I have a question when reading a textbook $\textbf{Introduction to stochastic integration}$ by Kuo.

Given the stochastic differential (or rather integral) equation, $$ X_{t}=\xi+\int_{a}^{t} \sigma\left(s, X_{s}\right) d B(s)+\int_{a}^{t} f\left(s, X_{s}\right) d s, \quad a \leq t \leq b, $$ where $\sigma$ and $f$ satisfy the Lipschitz and linear growth conditions.
Let $\left\{\mathcal{F}_{t} ; a \leq t \leq b\right\}$ be the filtration given by the Brownian motion $B(t)$, namely, $\mathcal{F}_{t}$ is defined by $\mathcal{F}_{t}=\sigma\{B(s) ; s \leq t\}$. Obviously, the solution $X_{t}$ is adapted to this filtration.

So, why $X_{t}$ is adapted to this filtration? I tried as following:
Given any open set $U$, we have $$X_{t}^{-1}(U)=\xi^{-1}(U)\cap[\int_{a}^{t} \sigma\left(s, X_{s}\right) d B(s)]^{-1}(U)\cap[\int_{a}^{t} f\left(s, X_{s}\right) d s]^{-1}(U)$$ which equals to either $\emptyset$ or $[\int_{a}^{t} \sigma\left(s, X_{s}\right) d B(s)]^{-1}(U)$, which are both $\mathcal{F}_t$-measurable.
Then here are two parts that I am not sure
(1)Is it correct that the way I use $\cap$ on the r.h.s. of the equation?
(2)Is my trying correct?

  • 1
    $\begingroup$ The formulation of the textbook confuses me: If $X$ is a stochastic process which is not adapted to $\mathcal F$, then (depending on how you define the Itô integral), $$\int_{a}^{t} \sigma\left(s, X_{s}\right) d B(s)$$ may simply be not well-defined, so how could $X$ then be a solution of the SDE ? $\endgroup$ Jun 26, 2022 at 10:41
  • $\begingroup$ I am indeed asking how to use definition of "adapted" to show that $X_t$ is adapted to the filtration. $\endgroup$ Jun 26, 2022 at 10:49
  • 2
    $\begingroup$ What is your definition of a solution to the SDE above? Usually, the definition of a solution already includes the condition that $X$ is adapted, cf. for example Definition 26.1 in the book Wahrscheinlichkeitstheorie by Achim Klenke, 2013. $\endgroup$ Jun 26, 2022 at 10:51
  • $\begingroup$ In my textbook$$, it does not put $X_t$ is adapted to $\mathcal{F}_t$ in the definition. $\endgroup$ Jun 26, 2022 at 11:07

1 Answer 1


It is not at all obvious that $X_t$ is adapted to that filtration, and that is actually a very powerful theorem. It is true because $\sigma$ and $f$ are Lipschitz and satisfy a linear growth condition, but it takes a significant amount of work to show that (For a proof, see for example Theorem 5.2.5 in Karatzas and Shreve's Brownian Motion and Stochastic Calculus).

Without the Lipschitz condition, it may not be the case that $X_t$ is adapted to the filtration generated by $B_t$.

For example, let $X_t$ be a Brownian motion, and define $B_t := \int_0^t \operatorname{sgn}(X_s)dX_s$. Note that $\langle B,B\rangle_t = \int_0^t \operatorname{sgn}(X_s)^2ds = \int_0^t 1ds = t$, so $B$ is a Brownian motion. Furthermore, $\int_0^t \operatorname{sgn}(X_s)dB_s = \int_0^t \operatorname{sgn}(X_s)^2 dX_s = X_t$, so $X_t$ solves the integral equation $$X_t = \int_0^t \operatorname{sgn}(X_s)dB_s.$$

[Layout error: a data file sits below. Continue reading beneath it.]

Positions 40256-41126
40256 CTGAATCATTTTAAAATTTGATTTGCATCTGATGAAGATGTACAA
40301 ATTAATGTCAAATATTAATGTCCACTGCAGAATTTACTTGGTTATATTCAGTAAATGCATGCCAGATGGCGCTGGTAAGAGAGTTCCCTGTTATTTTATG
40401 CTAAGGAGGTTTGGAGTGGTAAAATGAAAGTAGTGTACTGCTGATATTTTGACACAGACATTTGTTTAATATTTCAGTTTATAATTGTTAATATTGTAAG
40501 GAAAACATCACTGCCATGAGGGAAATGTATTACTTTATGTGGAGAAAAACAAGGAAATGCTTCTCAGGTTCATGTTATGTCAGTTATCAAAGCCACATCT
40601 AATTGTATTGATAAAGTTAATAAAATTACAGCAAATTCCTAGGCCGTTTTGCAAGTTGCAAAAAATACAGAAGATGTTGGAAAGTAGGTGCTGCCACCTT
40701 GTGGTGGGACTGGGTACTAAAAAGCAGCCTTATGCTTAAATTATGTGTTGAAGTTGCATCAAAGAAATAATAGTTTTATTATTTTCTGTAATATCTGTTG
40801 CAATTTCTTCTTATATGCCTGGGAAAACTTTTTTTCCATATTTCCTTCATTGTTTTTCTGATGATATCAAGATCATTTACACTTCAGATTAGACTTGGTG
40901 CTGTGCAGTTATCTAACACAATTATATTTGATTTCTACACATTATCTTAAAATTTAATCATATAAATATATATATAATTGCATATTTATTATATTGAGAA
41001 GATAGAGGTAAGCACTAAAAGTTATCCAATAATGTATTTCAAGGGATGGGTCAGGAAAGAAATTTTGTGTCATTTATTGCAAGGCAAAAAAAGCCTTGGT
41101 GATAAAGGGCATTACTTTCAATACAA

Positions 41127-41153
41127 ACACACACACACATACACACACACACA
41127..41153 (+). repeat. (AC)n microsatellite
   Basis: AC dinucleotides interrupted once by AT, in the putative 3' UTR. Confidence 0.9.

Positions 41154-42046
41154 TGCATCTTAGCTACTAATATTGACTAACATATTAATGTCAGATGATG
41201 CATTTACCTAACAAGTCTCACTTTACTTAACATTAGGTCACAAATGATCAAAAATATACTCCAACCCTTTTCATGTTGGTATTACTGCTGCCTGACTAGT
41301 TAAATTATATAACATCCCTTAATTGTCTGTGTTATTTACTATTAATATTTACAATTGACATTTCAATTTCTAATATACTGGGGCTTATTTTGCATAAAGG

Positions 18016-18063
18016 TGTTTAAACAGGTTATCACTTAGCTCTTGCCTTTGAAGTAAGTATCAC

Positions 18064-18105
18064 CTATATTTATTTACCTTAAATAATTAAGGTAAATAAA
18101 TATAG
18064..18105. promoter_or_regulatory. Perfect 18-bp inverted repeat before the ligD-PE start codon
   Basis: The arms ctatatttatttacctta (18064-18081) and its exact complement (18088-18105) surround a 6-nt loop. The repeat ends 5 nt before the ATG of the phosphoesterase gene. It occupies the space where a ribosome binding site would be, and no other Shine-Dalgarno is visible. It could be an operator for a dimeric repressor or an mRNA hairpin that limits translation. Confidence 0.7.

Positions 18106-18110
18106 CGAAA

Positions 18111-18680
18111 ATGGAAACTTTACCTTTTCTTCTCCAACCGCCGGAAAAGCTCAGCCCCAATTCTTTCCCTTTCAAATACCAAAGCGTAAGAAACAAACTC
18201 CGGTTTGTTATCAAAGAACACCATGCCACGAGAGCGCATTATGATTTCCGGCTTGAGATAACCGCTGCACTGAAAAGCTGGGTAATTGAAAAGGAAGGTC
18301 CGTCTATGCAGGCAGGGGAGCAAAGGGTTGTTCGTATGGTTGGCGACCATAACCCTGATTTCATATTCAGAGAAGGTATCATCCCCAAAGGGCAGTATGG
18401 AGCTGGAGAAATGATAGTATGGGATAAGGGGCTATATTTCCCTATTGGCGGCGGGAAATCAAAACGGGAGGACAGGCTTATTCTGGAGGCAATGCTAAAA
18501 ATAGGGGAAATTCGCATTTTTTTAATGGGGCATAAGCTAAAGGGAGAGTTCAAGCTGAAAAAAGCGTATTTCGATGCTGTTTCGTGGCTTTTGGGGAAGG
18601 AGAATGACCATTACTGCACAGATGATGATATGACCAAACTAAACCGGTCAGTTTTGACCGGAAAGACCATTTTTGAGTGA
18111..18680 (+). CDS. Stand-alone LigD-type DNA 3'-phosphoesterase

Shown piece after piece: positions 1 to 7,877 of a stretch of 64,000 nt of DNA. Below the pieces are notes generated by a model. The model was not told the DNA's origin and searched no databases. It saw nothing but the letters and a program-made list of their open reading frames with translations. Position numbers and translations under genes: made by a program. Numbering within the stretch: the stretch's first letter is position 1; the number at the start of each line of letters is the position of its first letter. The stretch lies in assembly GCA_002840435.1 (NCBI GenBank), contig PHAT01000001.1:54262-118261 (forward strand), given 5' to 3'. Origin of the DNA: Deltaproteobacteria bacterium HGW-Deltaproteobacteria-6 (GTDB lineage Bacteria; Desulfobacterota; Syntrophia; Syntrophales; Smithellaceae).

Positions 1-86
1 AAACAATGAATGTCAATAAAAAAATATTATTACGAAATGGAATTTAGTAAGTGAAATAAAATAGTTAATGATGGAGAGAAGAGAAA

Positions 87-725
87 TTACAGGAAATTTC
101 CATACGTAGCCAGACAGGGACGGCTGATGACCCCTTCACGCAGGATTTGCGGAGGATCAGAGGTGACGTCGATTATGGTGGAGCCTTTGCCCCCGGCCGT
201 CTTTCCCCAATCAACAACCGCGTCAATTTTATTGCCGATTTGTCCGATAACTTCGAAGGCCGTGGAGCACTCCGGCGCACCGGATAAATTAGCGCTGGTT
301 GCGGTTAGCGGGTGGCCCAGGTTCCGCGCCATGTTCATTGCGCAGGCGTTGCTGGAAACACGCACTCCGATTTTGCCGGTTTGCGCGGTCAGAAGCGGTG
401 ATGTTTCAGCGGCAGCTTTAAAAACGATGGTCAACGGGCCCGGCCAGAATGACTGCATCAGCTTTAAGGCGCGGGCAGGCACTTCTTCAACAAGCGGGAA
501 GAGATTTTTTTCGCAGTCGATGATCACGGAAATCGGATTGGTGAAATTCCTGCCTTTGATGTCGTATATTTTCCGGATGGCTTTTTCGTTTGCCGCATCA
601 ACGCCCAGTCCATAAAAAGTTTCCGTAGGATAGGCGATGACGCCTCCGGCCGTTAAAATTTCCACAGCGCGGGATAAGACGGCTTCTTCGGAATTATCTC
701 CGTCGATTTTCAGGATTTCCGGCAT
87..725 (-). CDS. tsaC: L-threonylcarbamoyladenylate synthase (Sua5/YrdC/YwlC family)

However, $X_t$ is not adapted to the filtration generated by $B_t$. To see this, note that by Tanaka's formula \begin{align*} |X_t| &= \int_0^t \operatorname{sgn}(X_s)dX_s + L_t \\ &= B_t + L_t\end{align*} where $L_t$ is the local time of $X$ at $0$. Recall that, since $X$ is a Brownian motion, $L_t = \lim_{\varepsilon \rightarrow 0} \frac{1}{2\varepsilon}\int_0^t 1_{|X_s|<\varepsilon}ds$, and in particular $L_t$ is adapted to $\mathcal F^{|X|}_t = \sigma\{|X_s| ; s \le t\}$. By re-writing the Tanaka formula, we have $B_t = |X_t|-L_t$, so $B_t$ is adapted to $\mathcal F^{|X|}_t$. This implies $\mathcal F_t \subseteq \mathcal F_t^{|X|}$, so if $X$ were adapted to $\mathcal F_t$, $X$ would also be adapted to $\mathcal F_t^{|X|}$. This would imply $\mathcal F_t^{X} \subseteq \mathcal F_t^{|X|}$, and therefore (because $\mathcal F_t^{|X|}\subseteq \mathcal F_t^{X}$ trivially) $\mathcal F_t^X = \mathcal F_t^{|X|}$. This is a contradiction, though, because $X$ is a Brownian motion and therefore $\mathcal F_t^X \ne \mathcal F_t^{|X|}$.

  • $\begingroup$ I checked the bool and it seems that the theorem 5.2.5 is about how to show the (strong) uniqueness, not how to show $X_t$ is adapted to such filtration. $\endgroup$ Jun 28, 2022 at 8:23
  • $\begingroup$ @TalkingPuppet Sorry, my mistake. The condition that $X_t$ is adapted to such a filtration is called being a strong solution. There is another theorem (which I can't find at the moment) that says that strong uniqueness implies all solutions are strong, so since it looked like the book was already assuming existence, I thought this would be enough. The (strong) existence result you want is Theorem 5.2.9 in the same book. $\endgroup$ Jun 28, 2022 at 15:35
  • $\begingroup$ So, do you mean that our condition can guarantee the strong uniqueness, thus by another theorem, the strong uniqueness implies the strong solution, i.e., $X_t$ is adapted to such a filtration? $\endgroup$ Jun 29, 2022 at 8:20
  • $\begingroup$ @TalkingPuppet The Lipschitz condition implies strong uniqueness, so assuming there is a solution $X_t$, the other theorem (5.3.20-5.3.23 in Karatzas and Shreve, or 9.1.7 in Revuz and Yor) implies that solution is strong and hence adapted to the filtration. Now, we also have the linear growth condition, so Theorem 5.2.9 tells us there is a strong solution, and in particular that means the solution is adapted to the filtration. $\endgroup$ Jun 29, 2022 at 15:57

You must log in to answer this question.

Not the answer you're looking for? Browse other questions tagged .